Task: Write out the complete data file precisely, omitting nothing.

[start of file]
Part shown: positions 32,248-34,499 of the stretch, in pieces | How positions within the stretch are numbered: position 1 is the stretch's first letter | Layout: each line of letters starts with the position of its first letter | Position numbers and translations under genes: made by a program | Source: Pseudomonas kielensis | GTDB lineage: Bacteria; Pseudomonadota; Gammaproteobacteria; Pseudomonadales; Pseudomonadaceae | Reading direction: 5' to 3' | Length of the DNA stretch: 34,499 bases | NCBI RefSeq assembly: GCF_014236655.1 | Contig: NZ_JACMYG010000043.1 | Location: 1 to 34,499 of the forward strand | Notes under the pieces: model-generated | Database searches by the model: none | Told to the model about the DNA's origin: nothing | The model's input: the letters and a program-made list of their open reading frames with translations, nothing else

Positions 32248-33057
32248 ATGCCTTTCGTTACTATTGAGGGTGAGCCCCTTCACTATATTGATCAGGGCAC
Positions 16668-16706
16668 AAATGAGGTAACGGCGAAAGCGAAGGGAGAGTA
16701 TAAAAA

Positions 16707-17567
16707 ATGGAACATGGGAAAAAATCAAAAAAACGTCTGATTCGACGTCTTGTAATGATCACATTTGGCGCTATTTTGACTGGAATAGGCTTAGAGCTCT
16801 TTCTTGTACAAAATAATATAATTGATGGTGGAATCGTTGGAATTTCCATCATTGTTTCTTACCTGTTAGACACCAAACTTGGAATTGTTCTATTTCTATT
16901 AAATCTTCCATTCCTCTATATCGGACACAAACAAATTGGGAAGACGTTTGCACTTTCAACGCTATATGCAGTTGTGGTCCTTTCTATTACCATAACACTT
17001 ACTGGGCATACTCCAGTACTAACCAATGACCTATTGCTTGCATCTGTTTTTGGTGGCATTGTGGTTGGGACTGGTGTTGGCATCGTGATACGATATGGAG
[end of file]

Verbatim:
Part shown: positions 32,248-34,499 of the stretch, in pieces | How positions within the stretch are numbered: position 1 is the stretch's first letter | Layout: each line of letters starts with the position of its first letter | Position numbers and translations under genes: made by a program | Source: Pseudomonas kielensis | GTDB lineage: Bacteria; Pseudomonadota; Gammaproteobacteria; Pseudomonadales; Pseudomonadaceae | Reading direction: 5' to 3' | Length of the DNA stretch: 34,499 bases | NCBI RefSeq assembly: GCF_014236655.1 | Contig: NZ_JACMYG010000043.1 | Location: 1 to 34,499 of the forward strand | Notes under the pieces: model-generated | Database searches by the model: none | Told to the model about the DNA's origin: nothing | The model's input: the letters and a program-made list of their open reading frames with translations, nothing else

Positions 32248-33057
32248 ATGCCTTTCGTTACTATTGAGGGTGAGCCCCTTCACTATATTGATCAGGGCAC
Positions 16668-16706
16668 AAATGAGGTAACGGCGAAAGCGAAGGGAGAGTA
16701 TAAAAA

Positions 16707-17567
16707 ATGGAACATGGGAAAAAATCAAAAAAACGTCTGATTCGACGTCTTGTAATGATCACATTTGGCGCTATTTTGACTGGAATAGGCTTAGAGCTCT
16801 TTCTTGTACAAAATAATATAATTGATGGTGGAATCGTTGGAATTTCCATCATTGTTTCTTACCTGTTAGACACCAAACTTGGAATTGTTCTATTTCTATT
16901 AAATCTTCCATTCCTCTATATCGGACACAAACAAATTGGGAAGACGTTTGCACTTTCAACGCTATATGCAGTTGTGGTCCTTTCTATTACCATAACACTT
17001 ACTGGGCATACTCCAGTACTAACCAATGACCTATTGCTTGCATCTGTTTTTGGTGGCATTGTGGTTGGGACTGGTGTTGGCATCGTGATACGATATGGAG